It's tempting, if you haven't seen the varied stages of this process, to imagine that some cities just "naturally" have attractive and successful downtowns, and others just don't happen to. It's like happening to be located on a river, or not.I recently worked in Patterson Park, Baltimore, which was transformed from a violent drug market to a wonderful place for everyone by the efforts of a network of private and public groups.
But in every city we've visited with a good downtown, we've heard accounts of the long, deliberate process that led to today's result. The standard discussion will go: "See this restaurant [bar / theater / condo / Apple store with surrounding retail outlets]? Ten years ago, you wouldn't have [dreamed of coming here at night / seen anyone but crack addicts / been able to rent a condo, or wanted to]." We've heard variations of this account so often we now feel a little let down if we don't get the "this used to be a crack house" speech when visiting a nice hotel or downtown tech-company headquarters.
This doesn't always work -- consider Detroit, East St. Louis, or, a very different place, Tampa, where the downtown remains largely desolate despite 50 years of efforts to bring it back. But when it does work it works because people come together to make it happen. Alone, there is nothing you can do to save your city. Working together with enough other people, you can -- but only if you have city and state government on your side. Every city that has been transformed like Seattle or Washington, DC has had an activist government determined to make change happen.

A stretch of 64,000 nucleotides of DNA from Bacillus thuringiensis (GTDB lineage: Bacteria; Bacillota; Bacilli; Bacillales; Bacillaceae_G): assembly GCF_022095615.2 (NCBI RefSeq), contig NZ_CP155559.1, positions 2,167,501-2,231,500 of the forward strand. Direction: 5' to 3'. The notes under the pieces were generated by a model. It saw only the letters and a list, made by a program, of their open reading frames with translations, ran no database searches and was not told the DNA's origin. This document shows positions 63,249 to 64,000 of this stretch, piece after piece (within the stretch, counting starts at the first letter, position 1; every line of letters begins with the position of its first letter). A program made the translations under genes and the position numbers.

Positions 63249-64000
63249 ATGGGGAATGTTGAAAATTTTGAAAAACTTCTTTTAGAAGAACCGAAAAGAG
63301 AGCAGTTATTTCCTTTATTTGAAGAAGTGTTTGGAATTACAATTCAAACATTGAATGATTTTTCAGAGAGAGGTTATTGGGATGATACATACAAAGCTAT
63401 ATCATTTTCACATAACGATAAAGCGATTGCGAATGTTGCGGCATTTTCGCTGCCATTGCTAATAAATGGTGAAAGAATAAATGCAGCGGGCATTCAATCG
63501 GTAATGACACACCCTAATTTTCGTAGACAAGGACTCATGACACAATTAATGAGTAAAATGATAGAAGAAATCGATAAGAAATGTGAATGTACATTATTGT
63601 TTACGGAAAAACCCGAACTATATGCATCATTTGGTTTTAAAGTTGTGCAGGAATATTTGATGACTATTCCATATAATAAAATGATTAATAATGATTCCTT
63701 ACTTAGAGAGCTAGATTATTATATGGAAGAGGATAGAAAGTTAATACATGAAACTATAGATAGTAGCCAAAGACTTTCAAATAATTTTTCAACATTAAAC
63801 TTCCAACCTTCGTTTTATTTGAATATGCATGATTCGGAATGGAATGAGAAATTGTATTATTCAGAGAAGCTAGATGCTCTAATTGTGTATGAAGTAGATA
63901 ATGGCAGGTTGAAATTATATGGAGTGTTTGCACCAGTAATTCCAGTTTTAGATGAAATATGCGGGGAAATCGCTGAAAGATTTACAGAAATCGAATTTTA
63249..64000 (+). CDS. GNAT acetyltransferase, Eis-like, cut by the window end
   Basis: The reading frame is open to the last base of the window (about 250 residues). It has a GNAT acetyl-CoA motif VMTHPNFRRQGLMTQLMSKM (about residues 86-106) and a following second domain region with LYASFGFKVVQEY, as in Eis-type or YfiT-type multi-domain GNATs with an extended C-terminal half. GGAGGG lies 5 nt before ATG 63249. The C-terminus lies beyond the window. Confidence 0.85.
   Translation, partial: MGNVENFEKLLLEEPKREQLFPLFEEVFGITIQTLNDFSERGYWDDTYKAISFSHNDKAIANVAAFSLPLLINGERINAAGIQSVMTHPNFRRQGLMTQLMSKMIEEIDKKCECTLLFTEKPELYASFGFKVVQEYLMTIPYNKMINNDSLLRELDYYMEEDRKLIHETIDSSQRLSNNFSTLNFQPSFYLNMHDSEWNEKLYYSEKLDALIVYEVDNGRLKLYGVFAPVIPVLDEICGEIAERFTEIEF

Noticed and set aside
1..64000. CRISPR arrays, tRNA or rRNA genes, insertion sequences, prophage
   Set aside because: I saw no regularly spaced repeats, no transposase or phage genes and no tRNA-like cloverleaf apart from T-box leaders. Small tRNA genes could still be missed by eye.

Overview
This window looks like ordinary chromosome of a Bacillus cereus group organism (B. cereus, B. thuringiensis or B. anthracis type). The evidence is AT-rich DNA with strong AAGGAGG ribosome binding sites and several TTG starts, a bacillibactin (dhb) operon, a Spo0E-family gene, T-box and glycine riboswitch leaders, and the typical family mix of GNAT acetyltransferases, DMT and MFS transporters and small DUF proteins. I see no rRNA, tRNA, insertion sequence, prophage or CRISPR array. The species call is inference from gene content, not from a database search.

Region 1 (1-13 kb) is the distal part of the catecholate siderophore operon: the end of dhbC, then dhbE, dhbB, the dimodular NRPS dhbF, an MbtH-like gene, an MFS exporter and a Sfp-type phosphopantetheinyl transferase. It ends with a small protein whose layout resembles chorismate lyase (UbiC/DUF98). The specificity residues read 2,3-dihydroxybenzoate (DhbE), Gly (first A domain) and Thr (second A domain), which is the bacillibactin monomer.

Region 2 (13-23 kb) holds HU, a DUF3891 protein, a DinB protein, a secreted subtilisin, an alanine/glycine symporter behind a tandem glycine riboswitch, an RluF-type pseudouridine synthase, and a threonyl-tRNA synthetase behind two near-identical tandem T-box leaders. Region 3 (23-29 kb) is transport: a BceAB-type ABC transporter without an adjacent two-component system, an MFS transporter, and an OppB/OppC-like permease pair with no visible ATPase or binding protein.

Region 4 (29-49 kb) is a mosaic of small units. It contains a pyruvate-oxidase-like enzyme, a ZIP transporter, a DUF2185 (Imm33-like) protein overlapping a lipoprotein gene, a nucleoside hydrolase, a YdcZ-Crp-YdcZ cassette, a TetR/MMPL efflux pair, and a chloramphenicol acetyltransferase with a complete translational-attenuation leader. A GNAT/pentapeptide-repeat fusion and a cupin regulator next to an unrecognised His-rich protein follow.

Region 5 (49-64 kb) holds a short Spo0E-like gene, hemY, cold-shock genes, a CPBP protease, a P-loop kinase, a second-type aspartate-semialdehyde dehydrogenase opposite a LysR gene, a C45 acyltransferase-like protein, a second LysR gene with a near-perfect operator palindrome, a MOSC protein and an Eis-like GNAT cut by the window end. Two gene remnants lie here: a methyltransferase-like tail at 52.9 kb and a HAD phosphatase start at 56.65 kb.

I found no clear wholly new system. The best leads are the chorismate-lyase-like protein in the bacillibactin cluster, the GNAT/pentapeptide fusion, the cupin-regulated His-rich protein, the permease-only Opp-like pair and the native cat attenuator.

This gets at the heart of my politics. In a libertarian world, common spaces become sumps for society's dregs, and people protect themselves by moving to gated neighborhoods with private police forces. A world with great public goods -- parks, libraries, subways, vibrant downtowns, health care for the homeless -- is only possible through collective action. The most important sort of collection action is government. Conservatives often suggest that public and private action are opposing forces, and that if we got government out of the way more private groups would step forward to take action. Experience shows that this is bunk. In all these cases and many others, government has been a crucial player in efforts to bring cities back, working hand in hand with private groups; the reality is that the more city governments do, the more private help they attract. The Friends of Patterson Park is a private group but its work in the park is partially funded by the city and the city provides its office space. It is these private-public synergies that really help cities improve.
Only a big, expensive, intrusive government can do the things necessary to protect and promote public goods. And it is public goods that make cities, towns and countries worth living in.